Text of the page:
Robert R. Coats Thin Section Collection, 1954–1956
In 2013, Keith Campbell rescued a collection of 185 thin sections that belonged to Robert Coats. Keith not only rescued them but also compiled a catalog, “Robert Coats Thin Section Catalog, 1954-1956,” which greatly increased their utility. The catalog includes Coats’ sample number, location, and description. The samples from the Jarbidge–Mountain City area are a mix of Paleozoic sedimentary and metamorphic rocks, Cretaceous granitic rocks, Tertiary volcanic rocks, and alteration-vein samples. Thanks goes to several geologists who saved these samples and passed them on until they could be properly archived: Raul Madrid (now deceased), Juan Ruiz Parraga, and finally Keith Campbell who gave them to Chris Henry, knowing that NBMG could provide a permanent archive for the thin sections.
Robert Coats was the author of several publications on areas in northeastern Nevada:
- Geology of Elko County
- Invertebrate and paleobotanical fossils collected in Elko County, Nevada
- Geology of the Jarbidge quadrangle, Nevada-Idaho
The GBSSRL began digitizing thin sections in 2018, funded by the USGS Data Preservation Program. The collaboration with the UNR Library continued this effort and involved devising novel techniques to efficiently capture these images, associate them with highly detailed standardized metadata, and disseminate these data on the Internet.
A thank you also goes to Diane dePolo for volunteering to help with the photography in the first phase of the project.
New Library Digital Collection: Thin Sections
Unique Rock Samples Added to the Libraries’ Digital Archive
Research & Innovation | November 10, 2020
Read story and view collection here: https://www.unr.edu/nevada-today/news/2020/library-collection-thin-section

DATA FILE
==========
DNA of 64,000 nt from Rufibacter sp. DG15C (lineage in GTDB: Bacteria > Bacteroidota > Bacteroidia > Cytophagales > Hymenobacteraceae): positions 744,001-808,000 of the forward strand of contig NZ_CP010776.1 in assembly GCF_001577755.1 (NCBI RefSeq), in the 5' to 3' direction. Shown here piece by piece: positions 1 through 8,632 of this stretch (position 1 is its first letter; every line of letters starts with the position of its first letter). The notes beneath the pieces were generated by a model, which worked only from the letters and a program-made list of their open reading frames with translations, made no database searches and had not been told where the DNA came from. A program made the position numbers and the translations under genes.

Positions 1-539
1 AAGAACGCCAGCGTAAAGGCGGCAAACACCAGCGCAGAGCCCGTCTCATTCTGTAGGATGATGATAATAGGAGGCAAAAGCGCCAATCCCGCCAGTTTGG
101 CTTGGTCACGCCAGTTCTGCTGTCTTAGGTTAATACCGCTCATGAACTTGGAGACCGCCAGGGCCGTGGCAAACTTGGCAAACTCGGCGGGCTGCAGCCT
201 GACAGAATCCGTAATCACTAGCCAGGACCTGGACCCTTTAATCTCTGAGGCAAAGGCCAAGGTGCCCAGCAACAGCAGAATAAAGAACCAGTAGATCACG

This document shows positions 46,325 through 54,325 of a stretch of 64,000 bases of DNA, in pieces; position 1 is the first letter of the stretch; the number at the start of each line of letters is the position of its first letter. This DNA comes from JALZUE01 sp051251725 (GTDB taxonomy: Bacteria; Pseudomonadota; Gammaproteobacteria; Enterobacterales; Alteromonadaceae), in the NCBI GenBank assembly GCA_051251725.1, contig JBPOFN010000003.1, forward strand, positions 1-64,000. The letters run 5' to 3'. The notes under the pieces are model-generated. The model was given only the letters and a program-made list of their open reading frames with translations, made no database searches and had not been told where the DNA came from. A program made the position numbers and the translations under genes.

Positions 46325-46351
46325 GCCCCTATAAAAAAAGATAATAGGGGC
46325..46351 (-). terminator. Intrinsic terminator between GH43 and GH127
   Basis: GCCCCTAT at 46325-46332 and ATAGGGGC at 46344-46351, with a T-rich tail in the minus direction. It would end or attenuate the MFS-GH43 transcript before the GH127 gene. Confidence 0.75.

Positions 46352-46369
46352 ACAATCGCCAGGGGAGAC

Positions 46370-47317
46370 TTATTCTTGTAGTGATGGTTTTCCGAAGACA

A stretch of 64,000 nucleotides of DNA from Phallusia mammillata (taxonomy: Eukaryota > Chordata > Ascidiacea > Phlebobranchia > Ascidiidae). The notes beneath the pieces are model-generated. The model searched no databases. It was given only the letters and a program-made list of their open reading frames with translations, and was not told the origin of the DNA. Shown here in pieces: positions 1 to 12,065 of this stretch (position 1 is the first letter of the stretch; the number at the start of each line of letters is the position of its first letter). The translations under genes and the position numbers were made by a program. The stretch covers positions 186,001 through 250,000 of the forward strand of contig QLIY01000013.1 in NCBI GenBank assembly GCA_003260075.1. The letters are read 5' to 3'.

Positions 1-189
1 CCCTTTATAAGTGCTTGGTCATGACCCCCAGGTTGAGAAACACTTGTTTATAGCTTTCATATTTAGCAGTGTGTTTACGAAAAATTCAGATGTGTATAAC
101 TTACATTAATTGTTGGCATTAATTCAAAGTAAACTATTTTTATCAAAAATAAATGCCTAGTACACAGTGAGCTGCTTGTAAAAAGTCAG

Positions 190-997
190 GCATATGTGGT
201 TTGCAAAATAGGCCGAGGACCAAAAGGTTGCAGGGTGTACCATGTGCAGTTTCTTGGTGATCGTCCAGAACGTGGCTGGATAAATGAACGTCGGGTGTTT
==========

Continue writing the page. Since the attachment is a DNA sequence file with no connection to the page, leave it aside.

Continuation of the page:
“The Digital Services unit at the University Libraries has recently digitized mineral thin sections from the Great Basin Science Sample and Records Library (GBSSRL), Nevada Bureau of Mines and Geology. The rock samples were gathered by geologist Robert Coats in the 1950s, from different quadrangles in Elko County. The samples were made into rock thin sections and mounted in microscope slides.
Nathan Gerth and Katherine Dirk in Digital Services collaborated with Emily O’Dean, Geoscience Data Manager and GBSSRL Manager, and David Davis, Geologic Information Specialist, to identify samples that could be digitized. O’Dean and Davis provided expertise on the materials, descriptive metadata, and proper lighting. To make these samples available online, the Head of Metadata and Cataloging, Emily Boss, used the metadata from GBSSRL to make the samples searchable in the Digital Archive.
“This was an interesting project because we had not captured thin sections before,” Dirk said. “My team essentially had to create a microscopic view, with our 120-mm camera lens and lightbox. While we regularly digitize negatives on a lightbox, with the thin sections, we had an added element of capturing them in regular lighting and in cross-polarized light using polarized film sheets.”
When viewed under polarized light, minerals present in the sample will appear in different colors and intensity, making them easy to identify.
University students, faculty, and staff can access the thin section samples at the University of Nevada, Reno Libraries’ Digital Archive, in the Great Basin Science Sample and Records Library, Nevada Bureau of Mines and Geology digital collection. Users interested in viewing other digital collections of unique materials, can browse them on the Libraries’ Digital Archive.
The University Libraries embrace intellectual inquiry and innovation, nurture the production of new knowledge, and foster excellence in learning, teaching and research. During each academic year, the Libraries welcomes more than 1.2 million visitors across its network of three branch libraries: the Mathewson-IGT Knowledge Center, the DeLaMare Science and Engineering Library and the Savitt Medical Library. Visitors checked-out more than 90,000 items and completed more than 2 million database searches.”
If you know of any geological samples or collections that need archiving, please contact Emily O’Dean or David Davis (see contact links above).